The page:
July 13, 1951:
An exhibition of prints and paintings entitled ALL ONE SEES THAT’S JAPANESE will open tomorrow (July 14) in the first floor ga1leries of the Brooklyn Museum to be current through October 14. The material dates mostly from the 19th century.
One gallery is devoted to color Japanese prints of landscape. Included are views of Mt. Fuji, Yedo and the provinces.
Another section contains rarely seen paintings by Japanese print-makers. Here twenty-three paintings are lent by Mr. Albert Gallatin, and men like Harunobu and Utamaro, names long familiar to American print collectors, are represented.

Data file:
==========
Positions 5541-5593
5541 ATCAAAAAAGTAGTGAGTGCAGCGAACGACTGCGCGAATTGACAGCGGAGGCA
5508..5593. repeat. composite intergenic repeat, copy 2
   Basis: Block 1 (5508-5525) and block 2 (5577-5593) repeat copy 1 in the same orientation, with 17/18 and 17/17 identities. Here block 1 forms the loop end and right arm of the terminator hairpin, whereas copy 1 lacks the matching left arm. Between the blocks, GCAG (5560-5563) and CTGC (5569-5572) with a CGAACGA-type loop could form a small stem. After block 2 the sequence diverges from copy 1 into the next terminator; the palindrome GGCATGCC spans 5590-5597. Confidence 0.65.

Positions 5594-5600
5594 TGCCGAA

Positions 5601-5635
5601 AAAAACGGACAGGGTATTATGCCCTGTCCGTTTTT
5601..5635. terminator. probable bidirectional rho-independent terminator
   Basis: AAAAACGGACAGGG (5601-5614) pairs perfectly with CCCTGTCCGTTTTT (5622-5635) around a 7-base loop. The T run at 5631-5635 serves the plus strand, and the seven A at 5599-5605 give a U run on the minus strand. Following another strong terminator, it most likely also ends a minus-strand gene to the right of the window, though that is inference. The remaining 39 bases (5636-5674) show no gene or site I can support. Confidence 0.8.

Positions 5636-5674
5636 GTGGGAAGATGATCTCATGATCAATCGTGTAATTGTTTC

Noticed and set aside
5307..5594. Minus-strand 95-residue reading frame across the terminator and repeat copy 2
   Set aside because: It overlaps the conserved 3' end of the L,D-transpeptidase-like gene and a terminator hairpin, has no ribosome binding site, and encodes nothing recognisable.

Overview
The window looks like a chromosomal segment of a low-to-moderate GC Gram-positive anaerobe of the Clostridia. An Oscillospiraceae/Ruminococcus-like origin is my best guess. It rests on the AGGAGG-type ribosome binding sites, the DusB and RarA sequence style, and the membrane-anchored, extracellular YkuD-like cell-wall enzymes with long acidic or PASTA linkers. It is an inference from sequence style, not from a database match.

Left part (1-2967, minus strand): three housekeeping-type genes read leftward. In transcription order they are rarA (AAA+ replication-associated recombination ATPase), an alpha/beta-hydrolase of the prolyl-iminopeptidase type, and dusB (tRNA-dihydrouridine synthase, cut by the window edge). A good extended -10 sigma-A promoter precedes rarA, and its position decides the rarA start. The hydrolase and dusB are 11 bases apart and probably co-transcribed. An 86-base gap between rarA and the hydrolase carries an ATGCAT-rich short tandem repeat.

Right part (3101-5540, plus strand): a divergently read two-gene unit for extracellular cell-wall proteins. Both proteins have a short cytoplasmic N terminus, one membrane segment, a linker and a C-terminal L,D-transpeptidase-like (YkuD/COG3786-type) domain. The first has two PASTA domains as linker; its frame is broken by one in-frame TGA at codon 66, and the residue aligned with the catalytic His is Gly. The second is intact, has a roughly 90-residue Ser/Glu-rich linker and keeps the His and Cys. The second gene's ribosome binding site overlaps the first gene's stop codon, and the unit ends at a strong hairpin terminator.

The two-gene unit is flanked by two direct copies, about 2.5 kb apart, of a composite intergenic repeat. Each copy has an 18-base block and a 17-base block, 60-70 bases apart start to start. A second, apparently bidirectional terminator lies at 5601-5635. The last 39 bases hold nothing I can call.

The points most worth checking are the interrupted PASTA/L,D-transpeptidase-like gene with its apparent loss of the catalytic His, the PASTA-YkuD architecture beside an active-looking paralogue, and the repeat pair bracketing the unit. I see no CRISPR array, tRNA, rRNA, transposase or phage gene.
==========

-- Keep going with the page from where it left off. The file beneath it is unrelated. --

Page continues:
The last major group is a series of “foreigner” prints made during the mid 19th century. Thirty-six prints lent by Mr. Albert Gallatin and others from the Museum collection, show the Westerners, their customs and inventions as seen through Japanese eyes. Although gay and occasionally humorous to us, these prints were important in helping to diffuse Western ideas through-out the newly opened Japan.
Brooklyn Museum Archives. Records of the Department of Public Information. Press releases, 1947 - 1952. 04-06/1951, 069.